National Library of Medicine Announces Addition of Sir William Osler Papers to Profiles in Science
Sir William Osler (1849–1919) was the best-known physician of his era. Today, he is recognized as one of the founders of modern science-based medicine. Born to Anglican missionaries in the Canadian frontier territory north of Toronto, Ontario, Osler was inspired to pursue a medical career by two early mentors, a clergyman and a physician who introduced him to natural science and to humanistic literature. When he began his training in 1868, few American medical schools included courses in laboratory sciences or required that students work with actual patients; standards of medical practice were often loose, and physician competence varied widely. During his long career, Osler was a driving force in modernizing medical practice and education. Among many other achievements, he revolutionized American medical education with the clinical internship program he instituted at the new Johns Hopkins School of Medicine, in which senior students worked in hospital wards full time to "learn medicine at the bedside."
Now available from the National Library of Medicine (NLM), the world's largest medical library and a constituent institute of the National Institutes of Health, is an extensive selection of digitized materials from the papers of Sir William Osler. This presentation is made possible in collaboration with the Osler Library of the History of Medicine at McGill University and the Alan Mason Chesney Medical Archives of the Johns Hopkins Medical Institutions, both of which are repositories of William Osler collections. The William Osler Papers on Profiles in Science® features digitized primary historical materials, including correspondence, published articles, notebook excerpts, report drafts, and photographs selected from these collaborating institutions.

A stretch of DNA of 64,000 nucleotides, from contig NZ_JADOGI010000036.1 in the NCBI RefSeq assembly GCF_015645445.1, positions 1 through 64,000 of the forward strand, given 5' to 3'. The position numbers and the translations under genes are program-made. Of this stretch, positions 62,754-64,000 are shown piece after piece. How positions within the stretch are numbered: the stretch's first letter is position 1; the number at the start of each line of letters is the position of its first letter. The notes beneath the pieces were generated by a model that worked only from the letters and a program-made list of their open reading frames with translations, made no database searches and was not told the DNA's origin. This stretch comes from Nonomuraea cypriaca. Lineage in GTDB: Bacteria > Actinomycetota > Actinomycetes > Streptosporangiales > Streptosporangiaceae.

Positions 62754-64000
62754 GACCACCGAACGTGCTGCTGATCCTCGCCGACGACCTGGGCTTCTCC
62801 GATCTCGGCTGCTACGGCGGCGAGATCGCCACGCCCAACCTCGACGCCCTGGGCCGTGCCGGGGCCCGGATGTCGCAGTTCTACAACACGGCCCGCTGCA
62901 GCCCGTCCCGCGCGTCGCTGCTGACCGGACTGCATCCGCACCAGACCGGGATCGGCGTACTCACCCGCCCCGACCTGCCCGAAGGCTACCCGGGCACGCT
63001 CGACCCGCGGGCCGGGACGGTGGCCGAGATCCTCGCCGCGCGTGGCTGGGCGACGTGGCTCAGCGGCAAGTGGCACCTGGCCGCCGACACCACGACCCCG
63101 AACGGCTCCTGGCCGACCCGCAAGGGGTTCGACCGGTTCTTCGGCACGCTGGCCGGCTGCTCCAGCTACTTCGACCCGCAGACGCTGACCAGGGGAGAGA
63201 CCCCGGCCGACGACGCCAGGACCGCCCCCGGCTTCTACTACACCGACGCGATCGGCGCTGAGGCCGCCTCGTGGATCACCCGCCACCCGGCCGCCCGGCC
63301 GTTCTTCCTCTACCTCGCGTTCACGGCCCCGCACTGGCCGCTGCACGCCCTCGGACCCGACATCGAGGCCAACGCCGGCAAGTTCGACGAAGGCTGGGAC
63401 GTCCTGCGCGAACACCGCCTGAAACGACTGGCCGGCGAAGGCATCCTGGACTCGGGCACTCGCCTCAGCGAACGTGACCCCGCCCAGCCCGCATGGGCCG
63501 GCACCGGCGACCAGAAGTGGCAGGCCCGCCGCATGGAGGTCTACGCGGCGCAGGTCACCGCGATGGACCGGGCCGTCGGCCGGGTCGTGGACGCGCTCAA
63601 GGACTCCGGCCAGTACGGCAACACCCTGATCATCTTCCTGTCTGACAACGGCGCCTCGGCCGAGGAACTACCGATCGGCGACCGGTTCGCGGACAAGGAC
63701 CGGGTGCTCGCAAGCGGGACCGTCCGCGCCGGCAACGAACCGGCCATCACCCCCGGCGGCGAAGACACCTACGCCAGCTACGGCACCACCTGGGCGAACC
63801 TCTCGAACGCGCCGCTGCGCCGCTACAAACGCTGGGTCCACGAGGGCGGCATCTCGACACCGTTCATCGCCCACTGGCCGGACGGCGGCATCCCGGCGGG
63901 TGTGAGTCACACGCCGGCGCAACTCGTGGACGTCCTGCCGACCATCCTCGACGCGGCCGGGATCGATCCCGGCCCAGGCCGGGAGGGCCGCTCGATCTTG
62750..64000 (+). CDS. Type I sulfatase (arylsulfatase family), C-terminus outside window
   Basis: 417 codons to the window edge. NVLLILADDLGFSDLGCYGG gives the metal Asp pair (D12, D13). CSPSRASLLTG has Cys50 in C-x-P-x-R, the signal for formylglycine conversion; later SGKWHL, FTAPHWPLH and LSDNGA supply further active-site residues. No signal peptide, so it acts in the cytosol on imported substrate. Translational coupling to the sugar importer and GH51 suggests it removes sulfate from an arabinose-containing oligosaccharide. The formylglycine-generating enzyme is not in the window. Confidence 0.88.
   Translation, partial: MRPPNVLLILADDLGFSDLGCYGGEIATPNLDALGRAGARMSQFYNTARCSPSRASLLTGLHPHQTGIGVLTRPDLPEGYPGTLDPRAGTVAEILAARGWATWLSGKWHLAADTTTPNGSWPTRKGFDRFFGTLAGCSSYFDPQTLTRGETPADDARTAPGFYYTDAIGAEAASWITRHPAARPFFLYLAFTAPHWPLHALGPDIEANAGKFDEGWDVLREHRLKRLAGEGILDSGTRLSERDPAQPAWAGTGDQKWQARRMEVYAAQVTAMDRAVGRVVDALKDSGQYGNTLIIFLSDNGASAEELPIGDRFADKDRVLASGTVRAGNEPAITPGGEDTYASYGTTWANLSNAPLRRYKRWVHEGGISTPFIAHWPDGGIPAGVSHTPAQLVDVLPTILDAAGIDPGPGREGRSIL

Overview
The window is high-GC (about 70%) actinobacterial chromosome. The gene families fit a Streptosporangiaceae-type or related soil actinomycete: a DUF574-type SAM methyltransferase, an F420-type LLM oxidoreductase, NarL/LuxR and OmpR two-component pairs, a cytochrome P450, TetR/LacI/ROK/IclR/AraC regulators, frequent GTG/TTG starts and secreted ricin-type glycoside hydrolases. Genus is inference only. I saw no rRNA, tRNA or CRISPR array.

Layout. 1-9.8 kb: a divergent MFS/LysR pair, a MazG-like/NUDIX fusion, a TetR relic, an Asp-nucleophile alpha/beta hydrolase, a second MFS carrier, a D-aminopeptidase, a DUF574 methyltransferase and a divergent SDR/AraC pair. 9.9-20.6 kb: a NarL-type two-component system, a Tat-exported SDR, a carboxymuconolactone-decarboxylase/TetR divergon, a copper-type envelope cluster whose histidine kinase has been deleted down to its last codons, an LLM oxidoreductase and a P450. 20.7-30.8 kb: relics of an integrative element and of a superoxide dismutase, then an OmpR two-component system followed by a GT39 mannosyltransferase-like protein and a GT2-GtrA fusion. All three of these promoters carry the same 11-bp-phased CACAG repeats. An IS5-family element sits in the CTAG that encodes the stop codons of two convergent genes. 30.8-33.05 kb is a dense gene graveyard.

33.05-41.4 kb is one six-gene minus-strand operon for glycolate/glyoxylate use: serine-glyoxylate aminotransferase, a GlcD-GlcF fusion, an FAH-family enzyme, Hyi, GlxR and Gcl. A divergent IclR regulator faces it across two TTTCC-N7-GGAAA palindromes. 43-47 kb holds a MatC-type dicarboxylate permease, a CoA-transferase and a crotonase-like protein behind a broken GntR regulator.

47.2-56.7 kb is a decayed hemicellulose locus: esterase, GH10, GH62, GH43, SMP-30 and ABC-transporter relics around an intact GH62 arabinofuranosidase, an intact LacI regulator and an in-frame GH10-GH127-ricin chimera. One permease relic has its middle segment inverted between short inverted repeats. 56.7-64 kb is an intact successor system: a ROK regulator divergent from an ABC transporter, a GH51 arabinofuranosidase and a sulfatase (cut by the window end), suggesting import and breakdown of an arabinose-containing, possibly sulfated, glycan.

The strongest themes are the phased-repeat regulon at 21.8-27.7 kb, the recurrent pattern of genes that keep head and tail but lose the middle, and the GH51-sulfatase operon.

Established in 1998, Profiles in Science is an NLM digital project that provides online access to the archival collections of more than 30 Nobel Laureates and other leading innovators in scientific and medical fields, such as genetics and genetic engineering, pediatric surgery, AIDS and infectious diseases, and biological warfare.
Further, with the launch of this new collection the National Library of Medicine begins a new effort to share with the world the richness of its vast historical collections, including those on Profiles in Science, using the social media platform Pinterest. Using Pinterest, visitors can now freely explore and share Profiles in Science collections organized around themes such as "Women in Science" and "Life outside the lab." Follow us at http://www.pinterest.com/NLMProfiles/!
Sir William Osler at the American Women's War Hospital, Paignton, England, 1915.
Original Repository: Osler Library of the History of Medicine, McGill University, William Osler Photo Collection
The National Library of Medicine is the world's largest library of the health sciences and a component of the National Institutes of Health. NLM collects, organizes, and makes available biomedical science information to scientists, health professionals, and the public.
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